Exceeding the Word Count. Many students exceeded the word limit, but it was by an amount so mathematically insignificant that it did not affect their grade. Only one of 104 students exceeded the limit by an amount that resulted in a significant deduction.

Class participation deduction. Eight (8) students failed to comply with the minimum class-participation requirement. I took off 5% for those who had only one sign-up (5) and 10% for those who had none (3). This requirement is clearly stated in my syllabus and I repeatedly announced it in class. Moreover, I had multiple days when I did not have enough students signed up and had to ask for additional volunteers during class.

Pencil. I actually forgot to penalize for pencil use, so a couple of you got lucky.

Specific Feedback

Rather than transcribing the full exam, I will try something new this year. I will simply provide the answers here in two forms. First, a short grading sheet, and second the explanation of the True/False and some specific thoughts on the actual examinations and their successes and shortcomings.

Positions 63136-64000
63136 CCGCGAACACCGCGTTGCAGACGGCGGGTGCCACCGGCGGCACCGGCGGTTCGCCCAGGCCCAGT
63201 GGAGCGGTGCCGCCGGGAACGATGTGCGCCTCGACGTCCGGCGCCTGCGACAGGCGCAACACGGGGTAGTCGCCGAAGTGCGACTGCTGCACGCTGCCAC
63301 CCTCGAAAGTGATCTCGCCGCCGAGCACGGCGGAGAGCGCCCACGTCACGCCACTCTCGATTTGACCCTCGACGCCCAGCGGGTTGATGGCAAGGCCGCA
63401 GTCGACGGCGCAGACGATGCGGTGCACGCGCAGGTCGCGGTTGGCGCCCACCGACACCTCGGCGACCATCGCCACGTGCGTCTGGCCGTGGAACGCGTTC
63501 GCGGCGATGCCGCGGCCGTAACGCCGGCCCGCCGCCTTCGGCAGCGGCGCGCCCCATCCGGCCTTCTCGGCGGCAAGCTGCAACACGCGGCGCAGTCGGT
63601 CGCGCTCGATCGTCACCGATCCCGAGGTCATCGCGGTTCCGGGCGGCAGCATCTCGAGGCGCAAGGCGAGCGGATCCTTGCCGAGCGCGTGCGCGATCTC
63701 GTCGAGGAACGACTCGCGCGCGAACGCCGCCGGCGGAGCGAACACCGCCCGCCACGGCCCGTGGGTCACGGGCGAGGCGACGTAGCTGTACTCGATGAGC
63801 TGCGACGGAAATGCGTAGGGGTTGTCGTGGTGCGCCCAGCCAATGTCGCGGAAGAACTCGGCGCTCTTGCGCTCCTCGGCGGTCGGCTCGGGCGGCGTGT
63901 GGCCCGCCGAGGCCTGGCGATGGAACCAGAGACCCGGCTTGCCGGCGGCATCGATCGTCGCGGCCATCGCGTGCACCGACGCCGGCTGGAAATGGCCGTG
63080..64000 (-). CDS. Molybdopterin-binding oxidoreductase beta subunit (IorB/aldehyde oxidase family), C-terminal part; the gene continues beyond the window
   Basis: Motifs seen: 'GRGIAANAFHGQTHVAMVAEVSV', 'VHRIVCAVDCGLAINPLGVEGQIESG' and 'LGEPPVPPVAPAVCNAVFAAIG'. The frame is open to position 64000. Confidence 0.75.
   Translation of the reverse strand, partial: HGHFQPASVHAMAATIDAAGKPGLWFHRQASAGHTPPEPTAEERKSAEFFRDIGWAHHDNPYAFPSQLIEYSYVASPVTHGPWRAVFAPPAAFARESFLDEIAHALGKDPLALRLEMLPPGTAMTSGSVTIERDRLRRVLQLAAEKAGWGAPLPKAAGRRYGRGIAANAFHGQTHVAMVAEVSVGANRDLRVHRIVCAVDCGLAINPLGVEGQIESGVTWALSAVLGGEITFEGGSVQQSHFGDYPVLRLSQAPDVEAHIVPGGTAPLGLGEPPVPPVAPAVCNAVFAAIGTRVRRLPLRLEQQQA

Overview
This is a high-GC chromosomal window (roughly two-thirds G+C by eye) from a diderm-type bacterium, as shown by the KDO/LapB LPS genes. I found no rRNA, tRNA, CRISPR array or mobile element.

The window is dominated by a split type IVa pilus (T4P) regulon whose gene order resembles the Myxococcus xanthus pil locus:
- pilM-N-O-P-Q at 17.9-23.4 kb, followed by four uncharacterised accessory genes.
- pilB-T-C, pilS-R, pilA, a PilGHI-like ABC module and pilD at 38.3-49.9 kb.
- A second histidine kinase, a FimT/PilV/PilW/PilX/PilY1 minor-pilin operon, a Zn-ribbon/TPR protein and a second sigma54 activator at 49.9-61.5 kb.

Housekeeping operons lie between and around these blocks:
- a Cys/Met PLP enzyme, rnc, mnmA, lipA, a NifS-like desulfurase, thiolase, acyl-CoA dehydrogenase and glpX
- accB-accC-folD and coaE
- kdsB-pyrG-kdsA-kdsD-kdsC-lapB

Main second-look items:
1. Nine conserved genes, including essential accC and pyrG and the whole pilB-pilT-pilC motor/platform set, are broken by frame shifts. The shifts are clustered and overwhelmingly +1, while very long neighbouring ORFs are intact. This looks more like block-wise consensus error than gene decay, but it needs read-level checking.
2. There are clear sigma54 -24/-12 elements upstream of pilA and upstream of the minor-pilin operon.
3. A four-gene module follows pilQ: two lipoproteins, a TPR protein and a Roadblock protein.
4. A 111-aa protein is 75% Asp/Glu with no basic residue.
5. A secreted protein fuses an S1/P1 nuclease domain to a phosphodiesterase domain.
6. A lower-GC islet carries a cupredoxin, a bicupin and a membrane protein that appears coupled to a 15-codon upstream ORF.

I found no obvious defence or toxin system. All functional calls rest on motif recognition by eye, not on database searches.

Grading Rubric for Fall 2013 Exam


1. False
2. True
3. True
4. False
5. True
6. True
7. True
8. False
9. False
10. False
11. False
12. True

Grading Rubric for the Essay

[Click here to see the rubric in PDF]

The True/False Explained

1. Answer: False. Duck Soup and Verbal Act both lead us non-truth use from which guilt may be circumstantially inferred. Facts from the classic movie comedy Animal House.

2. Answer: True. My current version of U.S. v. Lightly, loosely based on the Adventures of Buckaroo Banzai Accross the Eighth Dimension. These are the facts of US v. Lightly. As we discussed in relation to U.S. v. Lightly, at page 528, the presumption of competency of FRE 601 applies even to persons about whom we have questions regarding their mental health. If the court then found that, though insane, the witness could understand the oath, had memory of the relevant facts, and could communicate what he saw or did, he may indeed be found to be a competent witness, therefore the alternative that the court must find him not competent to testify is false and the may find him competent is true.